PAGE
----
One in seven of the UK working population is now self-employed. Evan Duffus of Acumen Financial Planning, outlines some savvy steps they can take to safeguard their finances
When entering the world of self-employment or contracting as a limited company, there are many financial planning aspects that need to be considered.
Changing employment status is an ideal time to review your overall plans and lifetime objectives.
You should also consider the benefits that were sacrificed on leaving an employed position and whether or not you should aim to replace them.
Depending on your circumstances, these benefits will vary in relevance.
But if your financial objectives are put at risk by losing benefits from employment then now is the time to address matters.
One major perk often given up when leaving employment to embark on self-employment or contracting is death-in-service benefit.
This can be replaced with life cover. Rather than simply replace what you have lost, ascertain the level of cover you actually need.
Consider short and long-term capital requirements of your dependants, liabilities that need repaid on death – such as a mortgage – and any existing cover you already have.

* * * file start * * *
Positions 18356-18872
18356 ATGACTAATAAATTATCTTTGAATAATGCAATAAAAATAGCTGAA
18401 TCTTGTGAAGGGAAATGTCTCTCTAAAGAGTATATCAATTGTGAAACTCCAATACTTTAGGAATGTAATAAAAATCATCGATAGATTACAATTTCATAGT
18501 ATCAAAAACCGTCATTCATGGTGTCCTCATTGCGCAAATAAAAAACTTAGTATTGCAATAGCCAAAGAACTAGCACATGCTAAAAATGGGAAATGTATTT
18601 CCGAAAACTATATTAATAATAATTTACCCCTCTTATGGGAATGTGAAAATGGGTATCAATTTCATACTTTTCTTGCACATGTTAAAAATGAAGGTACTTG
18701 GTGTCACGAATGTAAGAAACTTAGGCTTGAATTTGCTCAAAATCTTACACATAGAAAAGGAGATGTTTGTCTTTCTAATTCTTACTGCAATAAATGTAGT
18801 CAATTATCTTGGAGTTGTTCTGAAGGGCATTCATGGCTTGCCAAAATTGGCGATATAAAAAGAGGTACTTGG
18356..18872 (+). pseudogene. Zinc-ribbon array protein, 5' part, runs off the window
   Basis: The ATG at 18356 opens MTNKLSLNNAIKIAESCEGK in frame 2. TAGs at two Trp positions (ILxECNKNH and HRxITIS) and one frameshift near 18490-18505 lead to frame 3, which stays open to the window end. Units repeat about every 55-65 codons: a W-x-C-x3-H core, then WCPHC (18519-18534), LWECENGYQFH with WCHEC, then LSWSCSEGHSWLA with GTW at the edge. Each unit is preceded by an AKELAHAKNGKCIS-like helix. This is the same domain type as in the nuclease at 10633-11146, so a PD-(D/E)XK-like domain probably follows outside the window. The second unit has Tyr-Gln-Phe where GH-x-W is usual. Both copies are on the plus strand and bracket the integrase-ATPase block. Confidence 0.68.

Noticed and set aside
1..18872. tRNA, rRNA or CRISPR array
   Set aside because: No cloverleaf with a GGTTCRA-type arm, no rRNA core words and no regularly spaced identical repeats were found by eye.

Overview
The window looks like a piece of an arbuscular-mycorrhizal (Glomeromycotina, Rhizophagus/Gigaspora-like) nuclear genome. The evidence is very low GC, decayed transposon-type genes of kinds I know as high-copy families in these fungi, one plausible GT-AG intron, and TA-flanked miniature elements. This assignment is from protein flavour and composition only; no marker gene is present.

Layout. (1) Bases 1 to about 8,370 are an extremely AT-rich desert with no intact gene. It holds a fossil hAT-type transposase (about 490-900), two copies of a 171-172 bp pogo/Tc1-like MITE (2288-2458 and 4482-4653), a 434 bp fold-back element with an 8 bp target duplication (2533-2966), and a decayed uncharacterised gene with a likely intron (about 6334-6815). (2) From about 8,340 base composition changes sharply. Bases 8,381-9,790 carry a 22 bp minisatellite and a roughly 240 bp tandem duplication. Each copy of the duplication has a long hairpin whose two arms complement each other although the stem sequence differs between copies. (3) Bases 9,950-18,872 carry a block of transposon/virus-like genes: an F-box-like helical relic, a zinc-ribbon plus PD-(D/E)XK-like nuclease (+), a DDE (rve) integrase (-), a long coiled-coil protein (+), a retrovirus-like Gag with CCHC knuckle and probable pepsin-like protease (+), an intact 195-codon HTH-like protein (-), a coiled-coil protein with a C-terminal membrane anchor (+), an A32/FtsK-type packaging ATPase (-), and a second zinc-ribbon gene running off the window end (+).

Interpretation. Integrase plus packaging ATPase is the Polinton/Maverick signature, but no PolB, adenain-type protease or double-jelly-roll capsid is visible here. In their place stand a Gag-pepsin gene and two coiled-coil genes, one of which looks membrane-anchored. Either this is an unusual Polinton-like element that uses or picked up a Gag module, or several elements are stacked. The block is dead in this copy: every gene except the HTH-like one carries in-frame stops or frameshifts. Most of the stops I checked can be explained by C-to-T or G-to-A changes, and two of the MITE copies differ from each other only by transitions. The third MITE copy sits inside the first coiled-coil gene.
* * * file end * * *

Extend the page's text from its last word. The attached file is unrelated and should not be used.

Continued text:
A level of continued income in the event of illness is also something that is often built into a contract of employment.
In the world of self-employment, you need to make your own provision.
If you were to fall ill, how would you and your family cope financially? What fixed monthly outgoings still need to be met? What expenses could be tightened if your income ceases?
Rather than replacing any lost benefits on a like-for-like basis look at how much cover you actually need and for what length of time.
Becoming self-employed or starting out as a contractor means you will have no access to an occupational pension scheme and will have to make your own plans.
Although you will not benefit from employer contributions, there are tax breaks that encourage you to fund a pension.
Making pension contributions out of the capital in your own company will reduce corporation tax and move money from your business into a tax-efficient pension in your own name.
Review any existing pensions and undertake robust analysis to see how much you need to contribute to secure your desired level of income in later life.
Working for yourself allows you to optimise your affairs to reduce your tax bill. If working under the structure of a limited company, consider paying yourself a lower base salary and topping this up with dividends to reduce income tax.
Think about retaining any capital surplus to your requirements within the company rather than extracting it unnecessarily, especially if this will push you into a higher tax bracket.